‘Come away in!’ - Rural Hospitality
1 The Lord is my shepherd, I shall not want.
2 He makes me lie down in green pastures;
he leads me beside still waters;
3 he restores my soul.
He leads me in right paths
for his name’s sake.
4 Even though I walk through the darkest valley,
I fear no evil;
for you are with me;
your rod and your staff—
they comfort me.
5 You prepare a table before me
in the presence of my enemies;
you anoint my head with oil;
my cup overflows.
6 Surely goodness and mercy shall follow me
all the days of my life,
and I shall dwell in the house of the Lord
my whole life long.
Many remote and rural communities rely more on hospitality than the self-contained urban lifestyles of those living in towns and cities. For instance, isolated island villages often need to band together in times of crisis, pooling resources so that everybody benefits. Folk have to depend on one another. This is often driven by necessity but leads to real bonds of trust.
All human life is dependent on relationships with others - but just like the stars in the night sky - this can be easier to see away from the big city lights.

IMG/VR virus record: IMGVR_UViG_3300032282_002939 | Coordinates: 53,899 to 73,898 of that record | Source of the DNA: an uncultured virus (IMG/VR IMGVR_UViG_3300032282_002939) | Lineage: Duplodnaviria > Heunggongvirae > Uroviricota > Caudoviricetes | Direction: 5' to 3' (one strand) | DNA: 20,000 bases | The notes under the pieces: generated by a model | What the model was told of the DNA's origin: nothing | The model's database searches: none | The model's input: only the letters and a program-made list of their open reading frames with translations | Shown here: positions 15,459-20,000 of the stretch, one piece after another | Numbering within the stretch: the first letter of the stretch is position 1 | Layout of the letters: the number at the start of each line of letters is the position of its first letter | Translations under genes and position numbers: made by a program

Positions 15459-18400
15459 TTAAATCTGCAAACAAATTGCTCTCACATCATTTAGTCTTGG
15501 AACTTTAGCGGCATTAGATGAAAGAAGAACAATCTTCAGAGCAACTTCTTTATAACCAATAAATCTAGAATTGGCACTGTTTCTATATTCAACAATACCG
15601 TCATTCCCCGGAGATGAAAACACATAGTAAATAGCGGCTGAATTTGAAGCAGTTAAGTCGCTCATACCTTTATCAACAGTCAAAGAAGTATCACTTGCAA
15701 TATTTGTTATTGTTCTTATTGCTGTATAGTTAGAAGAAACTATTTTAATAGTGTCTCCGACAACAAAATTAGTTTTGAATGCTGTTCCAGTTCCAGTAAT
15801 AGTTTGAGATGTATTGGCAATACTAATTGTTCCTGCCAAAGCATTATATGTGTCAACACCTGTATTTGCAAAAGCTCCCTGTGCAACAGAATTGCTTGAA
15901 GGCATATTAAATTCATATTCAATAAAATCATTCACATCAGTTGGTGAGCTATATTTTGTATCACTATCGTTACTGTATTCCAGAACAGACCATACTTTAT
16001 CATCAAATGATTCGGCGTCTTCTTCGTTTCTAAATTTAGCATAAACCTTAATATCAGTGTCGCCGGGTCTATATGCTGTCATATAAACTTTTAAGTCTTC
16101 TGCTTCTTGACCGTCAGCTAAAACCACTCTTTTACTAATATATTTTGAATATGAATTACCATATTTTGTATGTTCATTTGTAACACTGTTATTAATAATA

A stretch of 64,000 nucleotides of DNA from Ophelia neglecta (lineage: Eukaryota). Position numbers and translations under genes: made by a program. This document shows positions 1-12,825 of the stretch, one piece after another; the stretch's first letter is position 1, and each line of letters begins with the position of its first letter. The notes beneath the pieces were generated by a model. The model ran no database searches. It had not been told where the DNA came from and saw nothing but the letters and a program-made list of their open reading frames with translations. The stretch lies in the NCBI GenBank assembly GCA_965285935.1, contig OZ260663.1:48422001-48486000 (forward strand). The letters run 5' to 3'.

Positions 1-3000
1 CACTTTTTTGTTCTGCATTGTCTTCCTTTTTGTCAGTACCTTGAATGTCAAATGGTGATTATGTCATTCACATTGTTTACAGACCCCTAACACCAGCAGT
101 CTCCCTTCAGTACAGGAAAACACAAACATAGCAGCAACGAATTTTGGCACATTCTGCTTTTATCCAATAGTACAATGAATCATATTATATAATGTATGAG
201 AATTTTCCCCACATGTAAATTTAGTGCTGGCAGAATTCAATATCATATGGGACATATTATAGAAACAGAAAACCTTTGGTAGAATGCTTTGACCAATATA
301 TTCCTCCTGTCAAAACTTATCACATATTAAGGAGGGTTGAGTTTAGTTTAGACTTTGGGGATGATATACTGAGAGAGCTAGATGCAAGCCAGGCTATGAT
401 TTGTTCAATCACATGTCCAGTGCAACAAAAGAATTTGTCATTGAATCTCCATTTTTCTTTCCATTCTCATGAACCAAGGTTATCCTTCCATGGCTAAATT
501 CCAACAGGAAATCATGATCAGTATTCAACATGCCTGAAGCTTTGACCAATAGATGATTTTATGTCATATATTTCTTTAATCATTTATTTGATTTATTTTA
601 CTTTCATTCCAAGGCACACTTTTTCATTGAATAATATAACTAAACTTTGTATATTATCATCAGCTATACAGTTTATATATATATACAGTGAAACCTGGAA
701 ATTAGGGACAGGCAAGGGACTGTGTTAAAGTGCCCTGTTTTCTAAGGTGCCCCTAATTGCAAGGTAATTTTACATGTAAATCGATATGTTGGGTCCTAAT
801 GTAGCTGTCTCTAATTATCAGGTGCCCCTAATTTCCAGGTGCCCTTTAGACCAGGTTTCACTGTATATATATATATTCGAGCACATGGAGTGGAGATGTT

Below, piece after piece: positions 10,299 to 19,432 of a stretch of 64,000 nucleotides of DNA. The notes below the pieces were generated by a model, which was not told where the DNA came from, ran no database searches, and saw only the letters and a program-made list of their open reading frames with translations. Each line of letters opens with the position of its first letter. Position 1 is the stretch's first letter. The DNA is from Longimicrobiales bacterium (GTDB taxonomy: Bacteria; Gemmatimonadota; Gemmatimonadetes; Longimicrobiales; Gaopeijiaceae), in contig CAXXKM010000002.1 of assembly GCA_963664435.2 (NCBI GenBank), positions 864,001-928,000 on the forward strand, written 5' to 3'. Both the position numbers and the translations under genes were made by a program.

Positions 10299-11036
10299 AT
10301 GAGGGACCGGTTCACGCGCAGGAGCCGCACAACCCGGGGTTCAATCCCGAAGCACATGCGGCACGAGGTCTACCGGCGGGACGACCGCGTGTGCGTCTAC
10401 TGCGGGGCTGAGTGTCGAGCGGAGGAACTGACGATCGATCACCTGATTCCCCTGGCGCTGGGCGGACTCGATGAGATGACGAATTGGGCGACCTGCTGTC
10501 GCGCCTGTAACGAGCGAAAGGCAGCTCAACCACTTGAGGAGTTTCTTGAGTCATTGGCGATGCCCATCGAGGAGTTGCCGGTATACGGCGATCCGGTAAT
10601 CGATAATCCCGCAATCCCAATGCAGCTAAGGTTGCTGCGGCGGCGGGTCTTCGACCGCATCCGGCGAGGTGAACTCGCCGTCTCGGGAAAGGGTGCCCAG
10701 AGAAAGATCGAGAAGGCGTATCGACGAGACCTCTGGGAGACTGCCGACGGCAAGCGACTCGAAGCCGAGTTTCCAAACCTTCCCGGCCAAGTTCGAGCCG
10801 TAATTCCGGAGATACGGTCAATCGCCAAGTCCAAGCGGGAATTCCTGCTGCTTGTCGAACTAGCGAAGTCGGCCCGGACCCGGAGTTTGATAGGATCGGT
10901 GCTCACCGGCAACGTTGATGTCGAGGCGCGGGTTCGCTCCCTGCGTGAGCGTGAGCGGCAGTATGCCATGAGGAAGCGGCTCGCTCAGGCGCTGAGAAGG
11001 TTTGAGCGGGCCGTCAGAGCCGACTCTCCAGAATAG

Psalm 23 describes the Lord as an ultimate rural host: the good shepherd caring for the flock, looking out for all their needs.The flock can’t be self-sufficient, striking out on their own; they have to rely on the shepherd, but also on one another. Their lives are bound together.
When you see sheep move, they pick up signals from each other as well as the shepherd. It may be a few sheep with their wooly ears to the ground that first pick up where the shepherd is leading them and who lead their fellow sheep.
Help us to remember the ties that bind us together
one life to another
one soul to another
on this weathered earth.
Help us to remember that we are not
or as fractured
as we imagine.
Encourage us to throw our lot in with others
to realise that it is in another’s welfare
that I find my own,
that trust and gifts and thoughtful gestures
life and death
love and happiness